Russian Authorities Slam New Lollapalooza Site For “Literally – Dancing on Graves”


Lollapalooza, the touring festival from 1991-1997 conceived and created by Jane’s Addiction singer Perry Farrell as a farewell tour for his band, has morphed into an entity that even he couldn’t have foreseen. Settling down in Chicago in 2005 after being revived when Farrell and the William Morris Agency sought the help of Austin, Texas–based company Capital Sports Entertainment (now C3 Presents), the festival has once again seen its wings and spread to multiple corners of the globe including Chile, Brazil, Argentine, Columbia and Germany.


Lollapalooza’s Berlin edition, commissioned in 2014, was originally held at the city’s disused Tempelhof Airfield, but due to parts of Tempelhof being utilized as temporary housing for refugees, the 2016 edition, featuring Radiohead, Kings Of Leon and more, is slated for placement at Treptower Park on September 10th and 11th. However, there has been a uproar from the Russian government due to the event taking place near a sizeable memorial site dedicated to the Soviet soldiers who gave their lives during the World War II.

“We express serious concern at the plans of Berlin authorities to allow a rock festival to take place in September at this memorial site,” spokeswoman Maria Zakharovathe of the Russian foreign ministry stated on Thursday.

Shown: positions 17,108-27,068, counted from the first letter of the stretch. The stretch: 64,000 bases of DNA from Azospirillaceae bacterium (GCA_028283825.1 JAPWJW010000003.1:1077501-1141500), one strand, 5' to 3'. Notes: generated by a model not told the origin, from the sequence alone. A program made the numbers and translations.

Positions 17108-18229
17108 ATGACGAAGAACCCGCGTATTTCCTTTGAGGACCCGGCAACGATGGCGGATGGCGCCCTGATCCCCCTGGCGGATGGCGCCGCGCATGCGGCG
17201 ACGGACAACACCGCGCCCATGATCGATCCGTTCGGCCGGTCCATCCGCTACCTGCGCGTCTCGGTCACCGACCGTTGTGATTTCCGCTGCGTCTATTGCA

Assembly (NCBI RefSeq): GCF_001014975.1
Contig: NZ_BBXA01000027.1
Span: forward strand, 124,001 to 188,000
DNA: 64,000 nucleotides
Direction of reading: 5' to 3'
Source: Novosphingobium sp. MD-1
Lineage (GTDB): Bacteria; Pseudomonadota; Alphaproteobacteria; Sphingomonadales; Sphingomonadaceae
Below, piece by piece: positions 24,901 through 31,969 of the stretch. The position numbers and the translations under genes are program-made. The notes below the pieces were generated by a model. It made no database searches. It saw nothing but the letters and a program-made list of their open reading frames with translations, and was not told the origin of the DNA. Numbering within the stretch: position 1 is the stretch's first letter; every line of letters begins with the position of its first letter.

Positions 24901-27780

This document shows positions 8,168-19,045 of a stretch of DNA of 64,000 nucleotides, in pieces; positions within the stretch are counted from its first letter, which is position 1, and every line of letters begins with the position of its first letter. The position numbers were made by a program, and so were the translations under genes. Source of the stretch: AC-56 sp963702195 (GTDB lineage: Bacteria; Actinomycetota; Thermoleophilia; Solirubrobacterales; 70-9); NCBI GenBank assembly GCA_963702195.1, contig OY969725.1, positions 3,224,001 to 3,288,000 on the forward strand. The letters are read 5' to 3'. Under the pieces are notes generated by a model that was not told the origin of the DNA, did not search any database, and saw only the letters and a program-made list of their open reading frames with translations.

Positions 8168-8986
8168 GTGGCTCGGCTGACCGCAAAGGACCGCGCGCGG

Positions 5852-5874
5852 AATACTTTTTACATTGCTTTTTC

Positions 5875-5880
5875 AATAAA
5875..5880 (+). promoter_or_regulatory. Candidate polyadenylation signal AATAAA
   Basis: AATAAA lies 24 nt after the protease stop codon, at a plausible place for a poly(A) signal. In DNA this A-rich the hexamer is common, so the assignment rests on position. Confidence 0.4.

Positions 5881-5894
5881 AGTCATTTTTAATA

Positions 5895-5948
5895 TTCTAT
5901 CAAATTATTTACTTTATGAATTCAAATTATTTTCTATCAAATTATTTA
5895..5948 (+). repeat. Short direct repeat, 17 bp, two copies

“You have to understand that this event, which will be attended by 50,000 people, will take place on the site of the burial of 7,500 Soviet soldiers who perished while freeing Europe from fascism. We believe holding events like this at memorial sites is unacceptable, and will involve – literally – dancing on graves.”

There are always two sides to every story. One of the spokespersons for the Lollapalooza, Tommy Nick, went on record with The Guardian to say that plans to host the festival on the memorial site itself were never established and that organizers were already planning the build site to be an acceptable distance away from where the bodies were buried as to not disrespect their obvious sacrifices.

He said: “It’s worth remembering that Bob Dylan played in front of a crowd of almost 100,000 here when that part of the city was still part of East Germany. As recently as 10 years ago, 200,000 people watched the World Cup next to the memorial. But maybe there is a different political climate these days.”

Source: The Guardian